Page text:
Parashar, V., Frankel, S., Lurie, A. G. and Rogina, B. The Effects of Age on Radiation Resistance and Oxidative Stress in Adult Drosophila melanogaster. Radiat. Res. 169, 707–711 (2008).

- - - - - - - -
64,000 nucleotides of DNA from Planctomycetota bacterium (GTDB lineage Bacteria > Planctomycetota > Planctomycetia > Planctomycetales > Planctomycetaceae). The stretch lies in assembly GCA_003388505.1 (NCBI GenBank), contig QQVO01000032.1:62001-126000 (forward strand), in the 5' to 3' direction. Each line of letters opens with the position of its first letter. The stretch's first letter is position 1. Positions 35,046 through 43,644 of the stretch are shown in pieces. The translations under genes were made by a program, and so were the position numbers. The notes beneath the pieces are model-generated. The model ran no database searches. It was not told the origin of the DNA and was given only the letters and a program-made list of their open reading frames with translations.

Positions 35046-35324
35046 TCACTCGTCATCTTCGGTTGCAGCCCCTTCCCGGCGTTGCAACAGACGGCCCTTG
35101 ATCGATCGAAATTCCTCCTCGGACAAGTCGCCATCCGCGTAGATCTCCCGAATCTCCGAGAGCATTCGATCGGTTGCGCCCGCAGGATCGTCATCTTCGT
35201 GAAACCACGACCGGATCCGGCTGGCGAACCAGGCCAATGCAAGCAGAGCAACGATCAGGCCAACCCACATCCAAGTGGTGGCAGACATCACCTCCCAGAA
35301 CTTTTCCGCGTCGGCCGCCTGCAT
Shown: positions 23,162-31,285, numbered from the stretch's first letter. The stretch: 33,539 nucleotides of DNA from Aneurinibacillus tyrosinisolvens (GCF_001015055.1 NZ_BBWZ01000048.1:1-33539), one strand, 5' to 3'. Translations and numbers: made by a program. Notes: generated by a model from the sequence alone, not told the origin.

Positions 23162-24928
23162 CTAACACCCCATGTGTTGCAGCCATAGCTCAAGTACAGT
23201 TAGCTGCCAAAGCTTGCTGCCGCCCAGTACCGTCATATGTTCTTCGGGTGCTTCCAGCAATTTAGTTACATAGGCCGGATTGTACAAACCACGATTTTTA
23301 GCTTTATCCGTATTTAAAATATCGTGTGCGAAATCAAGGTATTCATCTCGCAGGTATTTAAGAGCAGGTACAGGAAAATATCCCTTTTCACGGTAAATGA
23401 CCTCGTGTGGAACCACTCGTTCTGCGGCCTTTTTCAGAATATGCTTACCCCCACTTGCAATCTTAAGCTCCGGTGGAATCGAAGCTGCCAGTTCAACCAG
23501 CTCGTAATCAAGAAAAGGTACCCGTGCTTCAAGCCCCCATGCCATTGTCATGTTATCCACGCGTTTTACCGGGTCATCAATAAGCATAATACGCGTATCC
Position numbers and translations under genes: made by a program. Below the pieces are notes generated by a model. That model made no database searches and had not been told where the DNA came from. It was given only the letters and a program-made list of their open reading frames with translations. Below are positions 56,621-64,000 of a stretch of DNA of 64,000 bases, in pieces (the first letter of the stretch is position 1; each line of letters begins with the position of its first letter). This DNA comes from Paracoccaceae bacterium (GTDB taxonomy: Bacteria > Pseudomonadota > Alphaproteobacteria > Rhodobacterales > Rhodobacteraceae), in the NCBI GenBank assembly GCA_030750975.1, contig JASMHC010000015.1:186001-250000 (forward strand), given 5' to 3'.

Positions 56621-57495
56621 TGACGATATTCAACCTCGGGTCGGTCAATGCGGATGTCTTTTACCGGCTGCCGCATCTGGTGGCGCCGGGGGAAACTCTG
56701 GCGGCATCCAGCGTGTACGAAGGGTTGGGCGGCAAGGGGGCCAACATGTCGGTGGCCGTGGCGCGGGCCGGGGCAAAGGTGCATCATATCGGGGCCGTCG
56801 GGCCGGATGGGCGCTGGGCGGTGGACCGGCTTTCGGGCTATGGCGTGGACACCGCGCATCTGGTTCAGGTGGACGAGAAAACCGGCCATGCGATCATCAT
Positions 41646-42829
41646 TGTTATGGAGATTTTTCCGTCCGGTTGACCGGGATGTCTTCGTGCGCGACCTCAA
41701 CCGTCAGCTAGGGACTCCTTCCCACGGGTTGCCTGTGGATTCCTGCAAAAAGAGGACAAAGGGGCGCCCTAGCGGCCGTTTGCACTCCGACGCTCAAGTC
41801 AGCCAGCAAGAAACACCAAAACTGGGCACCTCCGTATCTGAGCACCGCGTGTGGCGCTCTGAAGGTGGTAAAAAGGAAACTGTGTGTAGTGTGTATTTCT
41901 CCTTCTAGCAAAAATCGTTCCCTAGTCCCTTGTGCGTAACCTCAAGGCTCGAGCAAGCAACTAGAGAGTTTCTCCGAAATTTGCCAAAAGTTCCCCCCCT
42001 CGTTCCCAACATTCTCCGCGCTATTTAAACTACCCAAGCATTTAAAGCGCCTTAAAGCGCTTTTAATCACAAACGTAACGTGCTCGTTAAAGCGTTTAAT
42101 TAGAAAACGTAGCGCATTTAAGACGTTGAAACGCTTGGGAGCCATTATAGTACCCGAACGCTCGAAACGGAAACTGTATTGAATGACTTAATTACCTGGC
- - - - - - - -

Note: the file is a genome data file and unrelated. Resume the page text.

Drosophila melanogaster (fruit fly) is a well-established model organism for genetic studies of development and aging. We examined the effects of lethal ionizing radiation on male and female adult Drosophila of different ages, using doses of radiation from 200 to 1500 Gy. Fifty percent lethality 2 days postirradiation (LD50/2) in wild-type 1-day-old adult fruit flies was ∼1238 Gy for males and 1339 Gy for females. We observed a significant age-dependent decline in the radiation resistance of both males and females. Radiation damage is postulated to occur by the generation of oxygen radicals. An age-related decline in the ability of flies to resist an agent that induces oxygen radicals, paraquat, was observed when comparing 10- and 20-day adults. Female flies are more resistant to paraquat than male flies. Oxidative stress mediated by paraquat was additive with sublethal exposures to radiation in young adults. Therefore, the ability to repair the damage caused by oxygen radicals seems to decline with the age of the flies. Because Drosophila adults are largely post-mitotic, our data suggest that adult Drosophila melanogaster can serve as an excellent model to study the factors responsible for radiation resistance in post-mitotic tissue and age-dependent changes in this resistance.